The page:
Heterocyclic dithiocarbamates have anti‐inflammatory and anti‐proliferative effects in rodent models of chronic kidney disease. In this study, we tested the hypothesis that pyrrolidine dithiocarbamate (PDTC) reduces the progression of polycystic kidney disease (PKD). Male Lewis polycystic kidney (LPK) rats (an ortholog of Nek8/NPHP9) received intraperitoneal injections of either saline vehicle or PDTC (40 mg/kg once or twice daily) from postnatal weeks 4 until 11. By serial magnetic resonance imaging at weeks 5 and 10, the relative within‐rat increase in total kidney volume and cyst volume were 1.3‐fold (P = 0.01) and 1.4‐fold (P < 0.01) greater, respectively, in LPK + Vehicle compared to the LPK + PDTC(40 mg/kg twice daily) group. At week 11 in LPK rats, PDTC attenuated the increase in kidney weight to body weight ratio by 25% (P < 0.01) and proteinuria by 66% (P < 0.05 vs. LPK + Vehicle) but did not improve renal dysfunction. By quantitative whole‐slide image analysis, PDTC did not alter interstitial CD68+ cell accumulation, interstitial fibrosis, or renal cell proliferation in LPK rats at week 11. The phosphorylated form of the nuclear factor (NF)‐κB subunit, p105, was increased in cystic epithelial cells of LPK rats, but was not altered by PDTC. Moreover, PDTC did not significantly alter nuclear expression of the p50 subunit or NF‐κB (p65)‐DNA binding. Kidney enlargement in LPK rats was resistant to chronic treatment with a proteasome inhibitor, bortezomib. In conclusion, PDTC reduced renal cystic enlargement and proteinuria but lacked anti‐inflammatory effects in LPK rats.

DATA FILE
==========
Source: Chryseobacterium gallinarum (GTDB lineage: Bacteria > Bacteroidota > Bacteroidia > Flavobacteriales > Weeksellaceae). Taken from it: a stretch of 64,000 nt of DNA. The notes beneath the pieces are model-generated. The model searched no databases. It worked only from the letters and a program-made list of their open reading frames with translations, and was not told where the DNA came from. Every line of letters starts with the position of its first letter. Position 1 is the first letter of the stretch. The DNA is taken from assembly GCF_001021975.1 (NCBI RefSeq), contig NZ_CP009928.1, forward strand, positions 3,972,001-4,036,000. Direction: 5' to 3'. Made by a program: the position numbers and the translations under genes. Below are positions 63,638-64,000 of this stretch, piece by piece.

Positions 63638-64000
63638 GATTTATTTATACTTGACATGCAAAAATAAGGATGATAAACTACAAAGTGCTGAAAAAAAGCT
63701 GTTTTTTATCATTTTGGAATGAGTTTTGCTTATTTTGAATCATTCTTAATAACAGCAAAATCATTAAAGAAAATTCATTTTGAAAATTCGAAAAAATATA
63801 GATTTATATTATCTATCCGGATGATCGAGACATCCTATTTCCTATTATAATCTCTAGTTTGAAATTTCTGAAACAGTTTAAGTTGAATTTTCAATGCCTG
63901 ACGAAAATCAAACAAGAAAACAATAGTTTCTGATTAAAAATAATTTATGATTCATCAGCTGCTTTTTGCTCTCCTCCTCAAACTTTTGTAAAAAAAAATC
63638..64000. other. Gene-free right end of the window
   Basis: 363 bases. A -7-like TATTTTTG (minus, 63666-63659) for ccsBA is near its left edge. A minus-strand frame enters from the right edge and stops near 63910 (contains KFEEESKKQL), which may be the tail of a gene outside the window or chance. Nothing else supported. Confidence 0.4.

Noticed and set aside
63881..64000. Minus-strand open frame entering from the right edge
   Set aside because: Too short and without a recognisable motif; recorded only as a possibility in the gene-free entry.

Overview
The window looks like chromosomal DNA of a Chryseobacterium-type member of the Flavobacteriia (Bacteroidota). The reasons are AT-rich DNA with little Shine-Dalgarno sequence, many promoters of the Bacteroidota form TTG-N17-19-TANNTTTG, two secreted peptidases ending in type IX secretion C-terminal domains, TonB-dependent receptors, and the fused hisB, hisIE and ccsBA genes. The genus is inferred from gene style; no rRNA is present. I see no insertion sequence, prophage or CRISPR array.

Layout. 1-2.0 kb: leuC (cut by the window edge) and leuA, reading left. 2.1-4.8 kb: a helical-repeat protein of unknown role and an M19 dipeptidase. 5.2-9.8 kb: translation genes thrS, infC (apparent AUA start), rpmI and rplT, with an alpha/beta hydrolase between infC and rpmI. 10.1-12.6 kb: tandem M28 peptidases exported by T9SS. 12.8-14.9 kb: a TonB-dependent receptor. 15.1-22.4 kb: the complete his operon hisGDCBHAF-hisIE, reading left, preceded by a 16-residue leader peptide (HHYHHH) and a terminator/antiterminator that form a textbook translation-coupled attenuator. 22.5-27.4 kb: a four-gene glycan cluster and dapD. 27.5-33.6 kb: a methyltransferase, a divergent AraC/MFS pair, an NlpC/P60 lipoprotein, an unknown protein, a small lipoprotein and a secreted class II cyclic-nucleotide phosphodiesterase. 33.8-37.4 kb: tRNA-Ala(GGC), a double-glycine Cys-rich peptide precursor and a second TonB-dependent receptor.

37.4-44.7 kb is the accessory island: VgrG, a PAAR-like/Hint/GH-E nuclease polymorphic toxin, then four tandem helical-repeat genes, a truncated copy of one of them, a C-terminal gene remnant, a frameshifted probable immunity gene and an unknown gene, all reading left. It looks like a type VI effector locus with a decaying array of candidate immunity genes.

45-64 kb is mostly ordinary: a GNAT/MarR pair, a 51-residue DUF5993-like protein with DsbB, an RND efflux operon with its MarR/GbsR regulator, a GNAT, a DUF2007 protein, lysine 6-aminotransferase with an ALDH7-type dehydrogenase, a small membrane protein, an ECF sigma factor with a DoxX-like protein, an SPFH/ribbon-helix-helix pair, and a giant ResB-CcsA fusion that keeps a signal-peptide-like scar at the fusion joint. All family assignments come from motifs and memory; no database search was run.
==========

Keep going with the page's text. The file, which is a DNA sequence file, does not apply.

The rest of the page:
- nuclear factor‐κB
- polycystic kidney disease
- pyrrolidine dithiocarbamate